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THE STATE | COLUMN ONE

Sunset Hall's Red Twilight

At the Mid-Wilshire retirement home, aging leftists reminisce about long-ago activism. Like their memories, the facility's future is hazy.

March 09, 2005|Kurt Streeter | Times Staff Writer

One was a young woman when she spent a night behind bars for attacking a policeman at a labor rally. "You're talking to a jailbird," she says. "Someone who stood for what she believes. An old red."

Another was just a girl when she became aware of "the extraordinary inequalities of the capitalist system." Still another looks up from her walker, through 91-year-old eyes, and remembers a pair of anarchist icons executed after their 1920s trial: "Sacco and Vanzetti, they went to the gallows with such dignity."

There are only 11 of these aging leftists now at Sunset Hall, and the retirement home is in jeopardy. Located in an immigrant neighborhood near MacArthur Park, it is small, poor and shopworn. Often, when its residents die, no one replaces them. Five elderly newcomers, without political leanings, recently have come to fill vacancies, but that still leaves 20 empty rooms.

Once before, when board members tried to close Sunset Hall and sell it, a judge ordered the home kept open. But perhaps there is no saving it this time.

Sunset Hall might be the only one of its kind. The nonprofit home was established in 1924 by women from a nearby Unitarian church. It was intended to house aging religious liberals. As time passed, it catered more to residents with a political bent.

"A retirement home that attracts old socialists and liberals?" says Anne Katz, an associate professor of gerontology at USC. "Totally unique."

Don Redfoot, a senior policy advisor on housing for AARP, says: "I've certainly never heard of anything so tied to an ideology." Then he adds, with a chuckle: "The Newt Gingrich Memorial Homes?"

The day of reckoning is March 26. That's when the residents of Sunset Hall and its 50 or so dues-paying supporters will vote on its fate.

One plan, a longshot, is to keep it open for another year, hoping for donations and new residents. Among the other plans: sell the two-story building and buy or build another place in a better neighborhood.

"Unfortunately," says Wendy Caputo, its director, "that will be too late for the people living there now. Some of them don't have much in the way of family. And so many of them are so frail. What will happen to them?"

Sturdy, Opinionated

Luba Perlin is one. She is 91 and wide-hip sturdy. Like most of the others, she has a mind that is slowly betraying her. But because she remains opinionated and is one of the only ones left with much energy, she is also their unofficial spokeswoman.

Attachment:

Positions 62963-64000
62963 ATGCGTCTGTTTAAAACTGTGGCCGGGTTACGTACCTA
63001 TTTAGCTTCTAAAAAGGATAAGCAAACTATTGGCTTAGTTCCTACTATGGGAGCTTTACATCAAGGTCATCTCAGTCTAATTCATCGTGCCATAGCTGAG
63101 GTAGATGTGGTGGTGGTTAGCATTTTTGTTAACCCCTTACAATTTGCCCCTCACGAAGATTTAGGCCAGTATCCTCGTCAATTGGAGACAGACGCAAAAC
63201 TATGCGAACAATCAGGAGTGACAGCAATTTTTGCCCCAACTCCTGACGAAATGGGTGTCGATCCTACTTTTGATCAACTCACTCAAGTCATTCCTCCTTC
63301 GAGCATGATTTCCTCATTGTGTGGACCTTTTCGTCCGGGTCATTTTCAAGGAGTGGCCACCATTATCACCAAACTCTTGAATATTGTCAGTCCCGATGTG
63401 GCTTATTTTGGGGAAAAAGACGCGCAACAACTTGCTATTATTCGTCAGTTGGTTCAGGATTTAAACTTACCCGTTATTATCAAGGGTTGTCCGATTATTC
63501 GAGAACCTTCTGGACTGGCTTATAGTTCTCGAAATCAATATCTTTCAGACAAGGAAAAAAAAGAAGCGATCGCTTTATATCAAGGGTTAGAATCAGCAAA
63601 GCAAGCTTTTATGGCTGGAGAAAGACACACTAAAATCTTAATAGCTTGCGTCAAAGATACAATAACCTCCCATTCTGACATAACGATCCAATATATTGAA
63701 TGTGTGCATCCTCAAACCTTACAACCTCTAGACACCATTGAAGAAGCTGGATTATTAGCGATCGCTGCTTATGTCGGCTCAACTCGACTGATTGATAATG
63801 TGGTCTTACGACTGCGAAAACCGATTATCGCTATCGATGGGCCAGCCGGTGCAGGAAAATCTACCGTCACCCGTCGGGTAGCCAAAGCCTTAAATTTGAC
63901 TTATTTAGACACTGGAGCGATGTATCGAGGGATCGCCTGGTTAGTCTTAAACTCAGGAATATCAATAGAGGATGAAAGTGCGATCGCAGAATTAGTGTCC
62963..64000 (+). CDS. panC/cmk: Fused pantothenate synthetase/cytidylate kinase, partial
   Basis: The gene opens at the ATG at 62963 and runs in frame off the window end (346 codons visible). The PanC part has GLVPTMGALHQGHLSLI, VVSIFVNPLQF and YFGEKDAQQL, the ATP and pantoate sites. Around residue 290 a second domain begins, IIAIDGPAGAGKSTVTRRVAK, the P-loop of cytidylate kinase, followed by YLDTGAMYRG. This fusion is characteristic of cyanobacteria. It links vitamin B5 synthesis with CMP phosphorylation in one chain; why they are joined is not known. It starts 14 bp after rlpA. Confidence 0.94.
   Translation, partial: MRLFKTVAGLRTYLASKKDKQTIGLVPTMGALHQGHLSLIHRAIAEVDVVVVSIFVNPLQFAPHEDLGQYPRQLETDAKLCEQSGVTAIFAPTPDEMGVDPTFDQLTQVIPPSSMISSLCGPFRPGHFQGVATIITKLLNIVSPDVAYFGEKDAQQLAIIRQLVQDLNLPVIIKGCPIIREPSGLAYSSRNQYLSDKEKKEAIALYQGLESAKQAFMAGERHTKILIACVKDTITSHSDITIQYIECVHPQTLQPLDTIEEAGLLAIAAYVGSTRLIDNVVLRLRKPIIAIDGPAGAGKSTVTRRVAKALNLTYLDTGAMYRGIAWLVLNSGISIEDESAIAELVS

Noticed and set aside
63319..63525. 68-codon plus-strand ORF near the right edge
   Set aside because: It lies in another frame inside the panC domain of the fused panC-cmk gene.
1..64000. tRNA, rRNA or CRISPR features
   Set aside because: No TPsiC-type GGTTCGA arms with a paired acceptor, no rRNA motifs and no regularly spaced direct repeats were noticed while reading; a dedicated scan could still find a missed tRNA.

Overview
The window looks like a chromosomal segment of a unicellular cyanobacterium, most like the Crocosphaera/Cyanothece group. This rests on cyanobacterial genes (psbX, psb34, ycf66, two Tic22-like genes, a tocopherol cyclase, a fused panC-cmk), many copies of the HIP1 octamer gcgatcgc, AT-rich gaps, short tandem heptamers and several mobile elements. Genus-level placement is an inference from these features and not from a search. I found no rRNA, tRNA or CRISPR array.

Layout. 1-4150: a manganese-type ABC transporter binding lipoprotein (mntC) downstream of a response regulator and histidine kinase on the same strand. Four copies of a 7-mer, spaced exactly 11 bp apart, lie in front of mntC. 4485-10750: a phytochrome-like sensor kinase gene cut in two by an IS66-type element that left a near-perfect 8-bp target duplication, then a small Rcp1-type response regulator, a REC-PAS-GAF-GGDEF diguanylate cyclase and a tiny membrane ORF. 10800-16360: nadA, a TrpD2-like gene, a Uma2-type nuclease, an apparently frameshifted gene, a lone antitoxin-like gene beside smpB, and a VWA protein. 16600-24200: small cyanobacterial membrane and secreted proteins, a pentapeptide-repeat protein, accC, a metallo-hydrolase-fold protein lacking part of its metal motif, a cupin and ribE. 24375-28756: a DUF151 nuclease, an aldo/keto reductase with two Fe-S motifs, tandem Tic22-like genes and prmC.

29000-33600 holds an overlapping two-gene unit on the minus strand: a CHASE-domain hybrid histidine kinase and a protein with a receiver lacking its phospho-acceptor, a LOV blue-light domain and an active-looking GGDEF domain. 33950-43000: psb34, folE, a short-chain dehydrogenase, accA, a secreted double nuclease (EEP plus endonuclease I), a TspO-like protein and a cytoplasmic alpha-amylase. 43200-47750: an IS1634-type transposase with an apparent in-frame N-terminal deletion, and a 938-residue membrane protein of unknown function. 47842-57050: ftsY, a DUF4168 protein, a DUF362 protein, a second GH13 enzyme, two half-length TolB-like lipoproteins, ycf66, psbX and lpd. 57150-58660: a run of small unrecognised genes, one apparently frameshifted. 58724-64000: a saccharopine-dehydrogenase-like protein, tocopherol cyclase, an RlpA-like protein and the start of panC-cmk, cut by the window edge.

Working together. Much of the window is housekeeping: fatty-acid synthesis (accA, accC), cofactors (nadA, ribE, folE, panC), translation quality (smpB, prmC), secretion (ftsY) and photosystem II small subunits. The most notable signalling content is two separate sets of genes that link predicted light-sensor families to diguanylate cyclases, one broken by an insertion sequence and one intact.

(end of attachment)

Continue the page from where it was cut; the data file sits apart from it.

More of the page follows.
"I have the sense that this is a very special place," she says, pronouncing her words crisply, emphasizing each syllable with care. "A place for people who care about the welfare of the working people and the trades unions, the AF of L.

"This place is most precious."

Sunset Hall's concrete-covered quad contains one tall mimosa tree, a few dozen other plants and a fishpond drained of water should any of the residents fall in. It has a cozy library lined with eye-catching titles: "This is Communist China." "The Collected Works of Lenin." "Karl Marx and Christian Ethics."

There are no finely trimmed lawns or golf courses. Its residents sit, just before lunch, in Zen-like peace in the living room. Some sleep. Some seem frozen, not moving or making a sound. Some gaze at the television, distance in their eyes.

Then Perlin, as usual, pipes up. "People might believe it is not beautiful here," she says, before losing the thought. Her knotted hands caress the fine, white hair of 90-year-old Betty Weiss, who often gets confused. Weiss was a homemaker who wore her left-of-center politics proudly. Perlin coos softly in her ear: Everything is going to be OK. Then she looks up. "What was I saying?"

Their visitor reminds her.

"Oh, yes, I believe that Sunset Hall, it is beautiful because it is full of the most wonderful idealism. In today's world, I find that highly unusual."

The management at Sunset Hall, which calls itself "a retirement home for freethinkers," is careful to note that conservatives are welcome. A Republican lived here once. She left. Her story, which has reached mythic proportions at Sunset Hall, goes like this:

It was all about the food. Rye bread is a staple in the cafeteria at the home, where most residents are Jewish. All that rye bread -- the Republican couldn't take it. "She wanted white bread," one of the managers says, grinning. "White bread."

There is humor here. Most of the residents are women. They joke about how frail men seem. "They don't last." And they joke about their own memories. "Feels like I lost part of my brain. Oh, well."

They talk about how long ago it was when they were teachers, engineers, labor organizers, all with what they call a progressive bent. One of them was a typist for the Communist Party.

There is no hurry here. Sitting down to watch CNN in the big living room chair means backing down slowly, stumbling for a moment, then getting the balance right before falling onto the leather. It can take a whole minute.

Pushing a walker 10 feet to the bathroom can take four minutes.

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